Sunday, October 31, 2010

"The Times, They Are A-Changin"

(With Apologies to the Man From Hibbert)

I'm getting a head start on the analysis of the midterm election cycle two days before election day. In fact, I've been thinking about these things for quite a while and thought I'd offer my reflections in advance of the media's deconstruction of Obama's style (I like Maureen Dowd, but she's getting on my nerves!), the political strategies used or missed, the Tea Party as a force or a corporate tool, policy overreach or timidity (right or left, respectively).

I'm taking a few steps back from the immediate situation to think about some of what's going on. If I'm right, it's the kind of truth-telling we need to be engaged in. Instead we're avoiding it, distorting it, and mostly yelling about it.

Here are two sound bites from the 2008 campaign. They both say a lot about what's going on. One the one hand, Sarah Palin spoke to rallies in medium sized towns and focused on what "Real Americans" believe in. On the other hand, Obama created a firestorm by claiming than in uncertain times, folks "cling to Guns or Religion."

Palin's comments were similar to the kind of blather all politicians spout. They talk about "what the American people want..." based on no more information than what the politician hears from constituents, lobbyists, pollsters, or commentators. If they were honest, they'd at least say, "I'm hearing from folks who think ...".

But there's a much larger issue to Palin's Real American comments that connects directly to Obama's comments. Clearly, it wasn't the right wording for Obama. But imagine if he had said, "in uncertain times, people cling to what is comfortable". The important thing in his statement was the CLINGING, not the thing clung to. Palin's comments about REAL Americans suggests some others that don't share the values of those to whom she spoke.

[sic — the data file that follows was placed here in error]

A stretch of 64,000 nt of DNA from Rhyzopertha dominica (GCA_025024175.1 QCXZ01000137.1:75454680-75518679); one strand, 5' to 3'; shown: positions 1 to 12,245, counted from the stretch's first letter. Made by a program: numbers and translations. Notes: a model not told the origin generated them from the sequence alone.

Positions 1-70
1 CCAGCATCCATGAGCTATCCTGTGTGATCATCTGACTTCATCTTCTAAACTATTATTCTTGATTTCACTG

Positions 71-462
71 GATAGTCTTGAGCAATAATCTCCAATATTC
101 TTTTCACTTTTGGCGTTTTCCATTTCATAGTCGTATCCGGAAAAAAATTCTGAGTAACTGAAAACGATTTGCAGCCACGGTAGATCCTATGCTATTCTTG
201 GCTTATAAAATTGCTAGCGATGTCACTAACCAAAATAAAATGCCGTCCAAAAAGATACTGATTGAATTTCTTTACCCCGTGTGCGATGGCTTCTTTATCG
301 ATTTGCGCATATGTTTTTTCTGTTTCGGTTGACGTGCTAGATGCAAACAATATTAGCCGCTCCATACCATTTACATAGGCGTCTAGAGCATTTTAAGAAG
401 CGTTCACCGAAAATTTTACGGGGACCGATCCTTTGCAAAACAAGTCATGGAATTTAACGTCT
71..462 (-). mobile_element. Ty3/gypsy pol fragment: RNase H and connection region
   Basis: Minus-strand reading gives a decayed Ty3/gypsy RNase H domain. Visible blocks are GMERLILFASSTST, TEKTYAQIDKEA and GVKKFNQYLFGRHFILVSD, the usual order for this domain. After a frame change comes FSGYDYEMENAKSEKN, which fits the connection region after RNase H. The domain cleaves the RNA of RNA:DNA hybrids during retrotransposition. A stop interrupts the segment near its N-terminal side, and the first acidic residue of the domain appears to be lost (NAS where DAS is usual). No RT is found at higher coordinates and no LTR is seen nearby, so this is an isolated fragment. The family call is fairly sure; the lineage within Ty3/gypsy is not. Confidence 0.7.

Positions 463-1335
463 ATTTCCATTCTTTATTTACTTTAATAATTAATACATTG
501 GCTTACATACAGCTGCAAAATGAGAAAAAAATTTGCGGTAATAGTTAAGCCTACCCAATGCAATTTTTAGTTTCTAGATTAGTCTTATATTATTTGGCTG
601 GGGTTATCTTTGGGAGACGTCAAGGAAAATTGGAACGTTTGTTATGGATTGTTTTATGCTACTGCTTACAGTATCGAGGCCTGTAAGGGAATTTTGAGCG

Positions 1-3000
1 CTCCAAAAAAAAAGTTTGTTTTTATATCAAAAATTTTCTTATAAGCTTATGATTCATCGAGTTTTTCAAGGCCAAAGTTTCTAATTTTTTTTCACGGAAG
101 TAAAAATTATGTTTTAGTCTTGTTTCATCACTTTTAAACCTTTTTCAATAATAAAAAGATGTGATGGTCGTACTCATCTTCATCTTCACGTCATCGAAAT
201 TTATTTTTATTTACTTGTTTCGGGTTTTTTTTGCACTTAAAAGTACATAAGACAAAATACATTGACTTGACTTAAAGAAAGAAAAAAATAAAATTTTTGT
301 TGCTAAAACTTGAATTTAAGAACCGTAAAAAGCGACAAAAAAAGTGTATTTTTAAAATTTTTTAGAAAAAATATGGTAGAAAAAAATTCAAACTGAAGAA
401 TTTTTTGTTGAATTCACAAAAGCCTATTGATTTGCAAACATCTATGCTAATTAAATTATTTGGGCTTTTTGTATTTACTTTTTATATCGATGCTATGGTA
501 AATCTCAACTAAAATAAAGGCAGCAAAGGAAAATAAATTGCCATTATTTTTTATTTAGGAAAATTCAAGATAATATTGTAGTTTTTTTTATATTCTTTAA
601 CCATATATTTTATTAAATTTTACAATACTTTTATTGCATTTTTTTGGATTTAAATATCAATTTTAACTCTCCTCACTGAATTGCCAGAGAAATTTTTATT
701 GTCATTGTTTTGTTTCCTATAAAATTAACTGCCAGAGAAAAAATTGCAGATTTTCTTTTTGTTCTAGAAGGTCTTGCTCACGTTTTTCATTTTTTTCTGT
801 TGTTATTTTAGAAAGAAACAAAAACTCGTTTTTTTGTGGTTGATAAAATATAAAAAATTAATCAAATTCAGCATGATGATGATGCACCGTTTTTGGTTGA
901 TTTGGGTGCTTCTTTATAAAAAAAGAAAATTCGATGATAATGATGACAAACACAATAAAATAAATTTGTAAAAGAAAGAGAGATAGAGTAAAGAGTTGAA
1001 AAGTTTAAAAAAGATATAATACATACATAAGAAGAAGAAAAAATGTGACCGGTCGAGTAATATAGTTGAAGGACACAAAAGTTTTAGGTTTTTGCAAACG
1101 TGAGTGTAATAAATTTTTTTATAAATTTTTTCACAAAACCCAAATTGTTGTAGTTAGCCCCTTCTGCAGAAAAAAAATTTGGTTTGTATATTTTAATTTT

Underneath both ideas is a recognition that things are shifting. Even if the Norman Rockwell small town America fantasy has been eroding for decades, we're now beginning to realize that the world as it's been imagined is not what we will see going forward.

The anxiety that goes with this change is real. It was well stated in a column by Frank Rich in the New York Times in August of 2009 ( He is writing about the upcoming third season of Mad Men, but speaks of it as being at a point where the known world is shifting.

"What makes the show powerful is not nostalgia for an America that few want to bring back — where women were most valued as sex objects or subservient housewives, where blacks were, at best, second-class citizens, and where the hedonistic guzzling of gas and gin went unquestioned. Rather, it’s our identification with an America that, for all its serious differences with our own, shares our growing anxiety about the prospect of cataclysmic change. “Mad Men” is about the dawn of a new era, and we, too, are at such a dawn. And we are uncertain and worried about what comes next."